Sunday, 22 July 2012

Coalition "affordable rents" are not affordable

In one of my most recent articles for the Cornish Guardian, I hit out at how the Coalition is undermining the provision of truly affordable homes. It was as below:

The massive hike in the cost of housing since 2000 has done great damage to the very fabric of our towns and villages.

Hardworking families, making do on low local wages, are finding it ever more difficult to buy their own homes. More and more families are struggling to afford private sector rents, paying a truly disproportionate amount of their income to simply keep a roof over their heads.

And for so many, the dream of a “council house” remains just that – a dream – as we are still feeling the legacy of the Thatcher Government’s sell-off of thousands and thousands of publicly-owned homes.

The need to tackle the cost of housing is one of the most important issues facing central government, but Grant Shapps and his fellow ministers are failing to address it.
It is shocking that the Coalition Government has so drastically slashed investment in new affordable homes. Between 2008 and 2012, the Homes and Communities Agency invested £100 million in Cornwall. For the period 2012 to 2016, that figure has been cut to £19 million.

I have written previously about the decree from central government that new “affordable” rental properties should not be let out at low “social rents,” but at a new “affordable rent.”

This is set at 80% of the ridiculously inflated level of open-market rents, increasing the cost of housing to the less-well-off.

Instead of trying to make housing less expensive, these actions are further inflaming the housing market and will lead to higher costs in housing benefits. This is ridiculously counter-productive, but it gets worse.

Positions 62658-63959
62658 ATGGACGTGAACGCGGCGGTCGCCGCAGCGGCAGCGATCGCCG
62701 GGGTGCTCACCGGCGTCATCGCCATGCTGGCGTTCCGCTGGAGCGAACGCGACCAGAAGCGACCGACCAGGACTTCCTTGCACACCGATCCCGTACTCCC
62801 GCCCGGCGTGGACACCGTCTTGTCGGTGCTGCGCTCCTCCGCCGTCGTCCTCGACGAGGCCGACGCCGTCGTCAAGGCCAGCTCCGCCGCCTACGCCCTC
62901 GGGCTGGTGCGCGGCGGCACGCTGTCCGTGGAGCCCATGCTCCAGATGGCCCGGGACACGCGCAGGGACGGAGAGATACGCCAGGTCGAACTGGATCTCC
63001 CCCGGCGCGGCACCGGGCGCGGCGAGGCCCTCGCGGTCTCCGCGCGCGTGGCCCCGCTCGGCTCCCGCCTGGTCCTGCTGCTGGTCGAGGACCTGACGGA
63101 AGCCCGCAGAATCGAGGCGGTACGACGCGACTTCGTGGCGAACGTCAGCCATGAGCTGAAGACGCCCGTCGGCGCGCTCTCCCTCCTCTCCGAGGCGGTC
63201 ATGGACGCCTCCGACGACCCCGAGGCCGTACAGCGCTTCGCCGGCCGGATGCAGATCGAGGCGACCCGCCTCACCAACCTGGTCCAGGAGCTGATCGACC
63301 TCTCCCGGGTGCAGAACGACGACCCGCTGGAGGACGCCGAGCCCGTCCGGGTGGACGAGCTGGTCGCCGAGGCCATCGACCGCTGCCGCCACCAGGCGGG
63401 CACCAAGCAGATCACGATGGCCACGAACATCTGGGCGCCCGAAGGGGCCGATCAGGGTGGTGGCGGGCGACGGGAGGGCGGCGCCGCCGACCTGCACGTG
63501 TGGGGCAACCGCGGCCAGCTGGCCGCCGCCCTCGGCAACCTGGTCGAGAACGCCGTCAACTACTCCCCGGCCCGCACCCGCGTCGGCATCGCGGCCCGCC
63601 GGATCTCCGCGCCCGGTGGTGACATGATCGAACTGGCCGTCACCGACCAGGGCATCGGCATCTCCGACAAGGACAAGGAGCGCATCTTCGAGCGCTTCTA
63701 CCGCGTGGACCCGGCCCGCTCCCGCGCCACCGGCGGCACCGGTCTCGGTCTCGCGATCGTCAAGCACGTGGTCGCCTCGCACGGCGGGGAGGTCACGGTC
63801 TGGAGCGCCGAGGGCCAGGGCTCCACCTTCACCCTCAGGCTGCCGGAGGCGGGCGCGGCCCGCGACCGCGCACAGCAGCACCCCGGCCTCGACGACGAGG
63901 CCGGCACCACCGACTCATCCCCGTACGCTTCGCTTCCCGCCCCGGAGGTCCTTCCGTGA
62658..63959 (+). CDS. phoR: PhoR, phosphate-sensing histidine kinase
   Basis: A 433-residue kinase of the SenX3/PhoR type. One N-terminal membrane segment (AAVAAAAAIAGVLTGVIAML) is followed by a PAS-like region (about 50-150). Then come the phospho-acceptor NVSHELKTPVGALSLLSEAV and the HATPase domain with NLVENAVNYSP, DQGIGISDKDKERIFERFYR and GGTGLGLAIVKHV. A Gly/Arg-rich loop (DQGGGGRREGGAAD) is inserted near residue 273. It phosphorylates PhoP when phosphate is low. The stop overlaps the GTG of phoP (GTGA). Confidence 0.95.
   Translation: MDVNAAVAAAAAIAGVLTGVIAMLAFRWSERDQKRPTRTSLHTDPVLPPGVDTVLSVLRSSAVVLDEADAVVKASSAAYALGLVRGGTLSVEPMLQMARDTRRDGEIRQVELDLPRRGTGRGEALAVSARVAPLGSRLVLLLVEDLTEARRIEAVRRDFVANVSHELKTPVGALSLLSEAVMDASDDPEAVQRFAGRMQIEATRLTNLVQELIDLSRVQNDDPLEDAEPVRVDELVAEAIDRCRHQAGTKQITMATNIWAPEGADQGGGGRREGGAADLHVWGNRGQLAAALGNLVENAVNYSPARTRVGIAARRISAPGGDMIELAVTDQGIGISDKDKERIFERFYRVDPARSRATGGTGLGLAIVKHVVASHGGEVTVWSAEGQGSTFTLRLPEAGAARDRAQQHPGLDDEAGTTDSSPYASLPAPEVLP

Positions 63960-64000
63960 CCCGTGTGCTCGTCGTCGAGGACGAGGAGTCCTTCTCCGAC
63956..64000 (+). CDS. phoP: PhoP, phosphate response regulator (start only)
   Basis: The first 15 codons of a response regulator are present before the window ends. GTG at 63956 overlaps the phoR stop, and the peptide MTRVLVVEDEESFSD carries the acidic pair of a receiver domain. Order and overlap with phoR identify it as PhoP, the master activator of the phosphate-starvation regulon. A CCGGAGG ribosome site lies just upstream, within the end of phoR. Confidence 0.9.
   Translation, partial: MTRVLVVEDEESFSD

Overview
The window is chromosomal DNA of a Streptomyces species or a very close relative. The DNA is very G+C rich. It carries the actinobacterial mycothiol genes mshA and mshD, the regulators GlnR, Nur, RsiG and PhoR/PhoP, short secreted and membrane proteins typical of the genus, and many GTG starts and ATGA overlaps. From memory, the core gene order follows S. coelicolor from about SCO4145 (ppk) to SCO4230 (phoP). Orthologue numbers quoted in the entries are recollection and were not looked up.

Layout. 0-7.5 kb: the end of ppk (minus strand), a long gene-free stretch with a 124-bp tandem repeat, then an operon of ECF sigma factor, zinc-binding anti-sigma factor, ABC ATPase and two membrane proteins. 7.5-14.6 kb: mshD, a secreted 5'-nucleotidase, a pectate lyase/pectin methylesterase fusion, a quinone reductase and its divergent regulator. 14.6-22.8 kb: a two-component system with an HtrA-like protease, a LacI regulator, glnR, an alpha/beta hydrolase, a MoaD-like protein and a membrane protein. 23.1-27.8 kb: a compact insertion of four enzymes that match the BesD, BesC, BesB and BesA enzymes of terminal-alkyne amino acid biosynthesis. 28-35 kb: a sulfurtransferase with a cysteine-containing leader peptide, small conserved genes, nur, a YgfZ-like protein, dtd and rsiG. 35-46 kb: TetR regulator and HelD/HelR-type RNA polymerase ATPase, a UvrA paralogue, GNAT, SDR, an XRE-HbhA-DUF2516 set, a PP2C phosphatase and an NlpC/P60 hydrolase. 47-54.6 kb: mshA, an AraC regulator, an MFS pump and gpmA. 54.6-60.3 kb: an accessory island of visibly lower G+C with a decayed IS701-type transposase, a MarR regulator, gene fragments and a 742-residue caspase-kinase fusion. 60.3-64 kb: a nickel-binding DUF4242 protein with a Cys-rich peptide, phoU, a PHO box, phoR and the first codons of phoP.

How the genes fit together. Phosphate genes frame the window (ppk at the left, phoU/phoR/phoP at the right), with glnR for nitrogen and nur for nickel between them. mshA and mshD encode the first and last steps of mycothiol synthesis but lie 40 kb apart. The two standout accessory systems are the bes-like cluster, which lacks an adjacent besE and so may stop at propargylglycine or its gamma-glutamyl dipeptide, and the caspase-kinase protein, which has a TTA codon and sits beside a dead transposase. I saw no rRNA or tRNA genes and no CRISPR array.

A few weeks ago, I was studying the weekly advert in the Western Morning News for rental properties from various Housing Associations.

And there, hidden among the traditional adverts for two and three-bedroom properties, with rents set at £70 - £90 a week, there were adverts for new “affordable rent” properties. These included a two-bed flat for £140 a week and a three-bed house for £165 a week in St Austell, as well as a four-bed house in Trispen for £760 a month.

There is no way that such prices fall within 80% of average open market rents in these areas.

It turns out that central government is allowing providers of affordable housing some “flex” to increase the rents of their new properties if, for example, they are built to modern standards (aren’t they all?) or if the house is slightly bigger than the bare minimum, etc.

As a consequence, many of these new “affordable” properties are as expensive, or even more expensive, than what can be found on the open market.

This is madness. The Government has got it wrong and needs to rethink its whole approach to housing.

This weekend, I once again checked the Homechoice advert. It included a new “affordable rent” development in Falmouth (Westcountry Housing) with two-bed houses for rent at £621 a month and three-bed houses for rent at £660 a month.

Such prices are not affordable and I will be making further representations at County Hall on Monday.

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